Minneapolis ranks in the top three most literate cities, thanks to a high density of bookstores, high newspaper circulation and a well-read populace. And, as we’ve recently explored, reading can contribute to better sleep, better cognitive function and improved stress release.
It doesn’t hurt that Minneapolis is friendly to writers, according to a Ploughshares report, with great libraries, cafes and citywide WiFi plans that allow you to get connected from anywhere.
It’s stressful enough for coaches and athletes competing at a state tournament, but how about trying to save someone’s life just before you are supposed to compete?
It happened last week at the State Dance competition at the Target Center in Minneapolis when a 1-year-old boy stopped breathing.
The Fridley dance team considers themselves one big family. So just before they performed last Friday night, Coach Angela Burkhardt-Bixby put her 1-year-old son Colton in the hands of freshman dancer Lizzy Streitz so she could go to the bathroom.
“He’s one of those kids who falls asleep in whoever is holding him in their arms,” said Streitz.
This time Colton didn’t fall asleep. Instead, he stopped breathing and began turning blue. Not knowing what was wrong, Streitz began yelling for help.
“We heard screaming in the hallway- ‘He’s not breathing! He’s not breathing! Somebody please help,’” said Jen Stumm, coach of the Zumbrota-Mazeppa dance team. Stumm’s team was getting ready to go on the floor when she saw Streitz running towards her.
“Things are moving so fast at that point you don’t have the chance to stop and think about what’s really going on. You just do,” said Stumm.
The two teams started working together to save Colton’s life. Streitz called 911 and Jen, along with her assistant coaches, began using her CPR training.
After minutes of frantically giving Colton chest compressions, he began to breathe and then cry.
“That was the best sound we could have heard,” Stumm said.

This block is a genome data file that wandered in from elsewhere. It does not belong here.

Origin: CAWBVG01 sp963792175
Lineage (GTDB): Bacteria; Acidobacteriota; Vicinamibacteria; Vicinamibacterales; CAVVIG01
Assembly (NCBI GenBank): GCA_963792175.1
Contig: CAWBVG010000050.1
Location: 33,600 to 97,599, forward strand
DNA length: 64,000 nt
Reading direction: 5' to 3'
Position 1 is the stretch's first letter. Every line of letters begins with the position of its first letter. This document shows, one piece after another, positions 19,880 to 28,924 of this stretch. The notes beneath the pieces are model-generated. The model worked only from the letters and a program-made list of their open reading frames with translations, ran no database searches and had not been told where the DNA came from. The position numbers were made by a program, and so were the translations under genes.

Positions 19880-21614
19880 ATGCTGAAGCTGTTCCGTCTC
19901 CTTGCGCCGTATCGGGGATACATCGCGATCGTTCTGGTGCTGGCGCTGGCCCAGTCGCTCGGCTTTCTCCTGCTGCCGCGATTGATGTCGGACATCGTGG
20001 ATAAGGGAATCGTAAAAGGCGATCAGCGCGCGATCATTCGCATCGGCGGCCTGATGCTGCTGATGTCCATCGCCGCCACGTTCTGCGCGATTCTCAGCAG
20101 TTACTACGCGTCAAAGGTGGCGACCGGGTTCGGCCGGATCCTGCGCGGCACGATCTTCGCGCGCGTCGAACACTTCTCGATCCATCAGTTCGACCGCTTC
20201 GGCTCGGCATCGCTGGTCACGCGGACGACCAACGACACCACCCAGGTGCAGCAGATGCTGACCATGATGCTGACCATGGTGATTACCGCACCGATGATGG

He was rushed to Children’s Hospital, where doctors determined he had a febrile seizure due to a fever, but said he will be okay.
“I’m just happy he’s better and is his usual playful self,” said Streitz.
Colton’s mom said the Target Center staff also played a big role in helping their son, as they made sure they got to the ambulance okay.
Doctors said Colton won’t have any long-term health problems.
The Twin Cities Minneapolis-St. Paul are the healthiest, fittest cities in the USA, followed by Washington, D.C., and Boston, according to a new analysis of the 50 most populous metro areas.
"It takes a healthy community to produce a healthy population, and Minneapolis-St. Paul is a beautiful place to live if you’re interested in a physically active lifestyle," says Barbara Ainsworth, president-elect of the sports medicine group and a professor in Arizona State University’s exercise and wellness program in Phoenix.
Source: American Fitness Index from the American College of Sports Medicine Among the reasons the Twin Cities ranked No. 1: a lower-than-average obesity rate, an above-average percentage of residents who exercise, a relatively low smoking rate and moderate-to-low rates of chronic health problems such as asthma, heart disease and diabetes. Plus the area has lots of parks and recreational facilities.
Minneapolis was one of the first cities to have organized bicycle trails and to prohibit smoking in public places, she says, and it has many parks and public golf courses.
Almost 16% of land in the city is park land vs. an average of 10% in other cities across the country, Ainsworth says. “The parks are filled with baseball diamonds, tennis courts, walking trails so there are many different ways to be active.”
Nice to see some good news for the Twin Cities right about now. You’ll also be happy to know that our “Top Ten List” archenemy Portland came in fourth place.
Suck on that Portland.
(Source: USA Today)